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Über dieses Buch

This book will review old and new methods to study emulsion stability and structure. Examples of emulsion-based foods include ice cream, yoghurt, and mayonnaise. The physicochemical properties of emulsions play an important role in food systems, as they directly contribute to the texture, sensory and nutritional properties of foods. One of the main properties is stability, which refers to the ability of an emulsion to resist physical changes over time. The development of an effective strategy to prevent undesirable changes in the properties of a particular food emulsion depends on the dominant physicochemical mechanism(s) responsible for the changes. In practice, two or more of these mechanisms may operate in concert. It is therefore important for food scientists to identify the relative importance of each mechanism, the relationship between them, and the factors that influence them, so that effective means of controlling the stability and physicochemical properties of emulsions can be established. Several techniques are used to study the physical behavior and structure of emulsions. Each technique has its advantages and disadvantages and provides different insights into the destabilization mechanisms. Among the oldest methods used to study emulsion stability is visual observation and small deformation rheometry. More recently, other techniques, such as ultrasound profiling, microscopy, droplet size distribution, and measurement of surface concentration to characterize adsorbed protein at the interface, have also been employed. Some of these techniques, such as droplet size distribution, involve some form of dilution. However, dilution disrupts some structures that play an important role in stability. The ability to study the stability of food emulsions in their undiluted form may reveal subtle nuances about their stability. Diffusing wave spectroscopy (DWS), laser scanning confocal microscopy (LSCM), nuclear magnetic resonance (NMR), and Turbiscan are among the more powerful, non-perturbing techniques used to characterized emulsions.



Chapter 1. Introduction

Water and lipids are critical for sustaining life and health, but their poor miscibility has posed a challenge for both nature and man. Emulsions are colloidal dispersions that consist of two immiscible liquids, with one of the liquids being dispersed in the other one. Oil dispersions in the form of small spherical droplets are stabilized in the aqueous phase by proteins or surfactants giving an oil-in-water (O/W) emulsion. The surface-active ingredient is adsorbed at the interface between oil and the aqueous phase to lower surface tension and prevent oil droplets from coming close enough together to aggregate.
Maria Lidia Herrera

Chapter 2. Nano and Micro Food Emulsions

Emulsions with microdroplets, sometimes called conventional emulsions, and nanodispersions, or thermodynamically stable emulsions (surprisingly called microemulsions), can be easily manufactured on an industrial scale up. Due to their satisfactory stability over a certain storage time and high bioavailability, they have attained particular interest as delivery systems for bioactive substances, such as carotenoids, phytostetol, polyunsaturated fatty acids, g-oryzanol, lipophilic vitamins, and numerous other compounds. Garti and co-workers (Amar et al. 2003; Spernath et al. 2002), for example, prepared food-grade conventional emulsions containing carotenoids with considerable success. Recently, studies have shown the successful approach of using nanoemulsions to improve stability in food applications. Tan and Nakajima (2005) and Yuan et al. (2008) prepared β-carotene nanodispersions using high-pressure homogenization and studied their physicochemical properties. Other applications include the encapsulation of limonene, lutein, omega-3 fatty acids, astaxantin, and lycopene (Chen et al. 2006), the encapsulation of α-tocopherol to reduce lipid oxidation in fish oil (Weiss et al. 2006), and the use of nanoemulsions to incorporate essential oils, oleoresins, and oil-based natural flavors into food products such as carbonated beverages and salad dressings (Ochomogo and Monsalve-Gonzalez 2009).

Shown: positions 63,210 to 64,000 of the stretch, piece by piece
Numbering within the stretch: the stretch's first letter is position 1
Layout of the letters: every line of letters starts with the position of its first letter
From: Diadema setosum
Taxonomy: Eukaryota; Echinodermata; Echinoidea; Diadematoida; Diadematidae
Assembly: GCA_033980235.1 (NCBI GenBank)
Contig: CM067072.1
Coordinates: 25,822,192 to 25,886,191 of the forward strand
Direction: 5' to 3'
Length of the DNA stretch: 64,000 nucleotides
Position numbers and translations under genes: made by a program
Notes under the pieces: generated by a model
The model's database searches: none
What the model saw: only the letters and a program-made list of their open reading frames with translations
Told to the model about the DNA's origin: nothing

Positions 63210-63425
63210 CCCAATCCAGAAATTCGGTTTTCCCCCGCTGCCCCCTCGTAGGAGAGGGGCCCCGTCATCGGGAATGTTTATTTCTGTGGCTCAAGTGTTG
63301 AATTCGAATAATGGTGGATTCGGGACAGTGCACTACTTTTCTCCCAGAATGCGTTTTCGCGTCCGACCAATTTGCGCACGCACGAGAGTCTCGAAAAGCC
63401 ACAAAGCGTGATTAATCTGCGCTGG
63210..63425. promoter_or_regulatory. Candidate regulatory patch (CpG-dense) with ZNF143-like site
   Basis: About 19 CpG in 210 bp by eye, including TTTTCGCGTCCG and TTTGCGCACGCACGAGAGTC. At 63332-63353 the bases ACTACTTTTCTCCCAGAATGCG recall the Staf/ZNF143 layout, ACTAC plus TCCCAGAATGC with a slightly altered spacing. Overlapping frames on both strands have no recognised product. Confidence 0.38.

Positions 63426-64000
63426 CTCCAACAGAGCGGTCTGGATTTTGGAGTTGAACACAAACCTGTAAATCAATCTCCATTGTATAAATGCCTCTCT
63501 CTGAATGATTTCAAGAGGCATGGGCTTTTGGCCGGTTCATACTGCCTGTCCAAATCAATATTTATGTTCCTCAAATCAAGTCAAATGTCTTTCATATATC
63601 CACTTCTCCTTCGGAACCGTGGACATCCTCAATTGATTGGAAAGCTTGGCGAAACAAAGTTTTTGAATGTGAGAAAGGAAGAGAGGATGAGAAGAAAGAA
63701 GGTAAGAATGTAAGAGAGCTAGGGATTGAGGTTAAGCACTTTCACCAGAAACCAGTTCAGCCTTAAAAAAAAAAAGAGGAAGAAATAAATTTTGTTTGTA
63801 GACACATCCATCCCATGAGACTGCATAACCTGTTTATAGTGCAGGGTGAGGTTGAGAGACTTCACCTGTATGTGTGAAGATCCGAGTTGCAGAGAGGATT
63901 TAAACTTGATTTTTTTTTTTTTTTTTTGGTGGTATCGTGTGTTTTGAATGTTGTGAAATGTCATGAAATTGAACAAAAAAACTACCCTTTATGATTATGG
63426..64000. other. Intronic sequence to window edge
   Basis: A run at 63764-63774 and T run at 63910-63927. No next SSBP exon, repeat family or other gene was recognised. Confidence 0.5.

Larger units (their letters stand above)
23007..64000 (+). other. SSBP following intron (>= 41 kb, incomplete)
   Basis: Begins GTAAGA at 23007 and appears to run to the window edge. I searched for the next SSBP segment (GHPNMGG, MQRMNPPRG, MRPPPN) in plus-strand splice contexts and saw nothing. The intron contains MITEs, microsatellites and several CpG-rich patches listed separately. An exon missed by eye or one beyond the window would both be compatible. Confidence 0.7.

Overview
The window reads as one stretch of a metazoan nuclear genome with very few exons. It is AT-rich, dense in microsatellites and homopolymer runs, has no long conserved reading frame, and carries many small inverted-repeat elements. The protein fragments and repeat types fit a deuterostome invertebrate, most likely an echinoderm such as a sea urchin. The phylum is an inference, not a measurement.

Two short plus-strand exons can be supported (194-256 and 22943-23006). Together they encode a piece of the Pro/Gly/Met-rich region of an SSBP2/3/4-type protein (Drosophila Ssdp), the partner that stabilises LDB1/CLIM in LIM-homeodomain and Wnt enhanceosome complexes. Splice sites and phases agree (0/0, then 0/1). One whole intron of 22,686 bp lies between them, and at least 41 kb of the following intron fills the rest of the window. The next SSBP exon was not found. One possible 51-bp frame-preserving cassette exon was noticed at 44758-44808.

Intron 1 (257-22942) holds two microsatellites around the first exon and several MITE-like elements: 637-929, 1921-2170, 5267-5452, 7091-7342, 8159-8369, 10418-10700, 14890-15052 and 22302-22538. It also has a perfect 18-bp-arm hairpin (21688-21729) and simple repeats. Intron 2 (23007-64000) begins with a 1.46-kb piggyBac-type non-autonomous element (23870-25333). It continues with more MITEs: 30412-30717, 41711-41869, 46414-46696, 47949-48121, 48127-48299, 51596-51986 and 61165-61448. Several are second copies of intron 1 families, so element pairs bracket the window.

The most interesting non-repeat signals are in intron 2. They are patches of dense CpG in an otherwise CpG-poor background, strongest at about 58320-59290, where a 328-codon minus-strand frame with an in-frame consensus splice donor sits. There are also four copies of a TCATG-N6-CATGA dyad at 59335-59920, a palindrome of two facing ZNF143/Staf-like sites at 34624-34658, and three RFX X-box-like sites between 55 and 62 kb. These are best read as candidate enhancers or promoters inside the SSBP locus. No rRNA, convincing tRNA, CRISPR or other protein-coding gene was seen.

Maria Lidia Herrera

Chapter 3. Methods for Stability Studies

The efficient development and production of high-quality emulsion-based products depend on knowledge of their physicochemical properties and stability. A wide variety of different analytical techniques and methodologies have been developed to characterize the properties of food emulsions. Analytical instruments and experimental methodologies are needed for research and development purposes to elucidate the relationship between droplet characteristics and the bulk physicochemical and sensory properties of food emulsions, such as stability, texture, flavor, and appearance. They are also needed in quality control laboratories and in food production factories to monitor food emulsions and their components before, during, and after production so as to ensure that their properties conform to predefined quality criteria and/or to predict how the final product will behave during storage. This chapter describes the most commonly used methods for stability studies, with a focus on conventional food emulsions. Some of these techniques are also used in nanoemulsions. Several examples of applications are described in detail.
Maria Lidia Herrera


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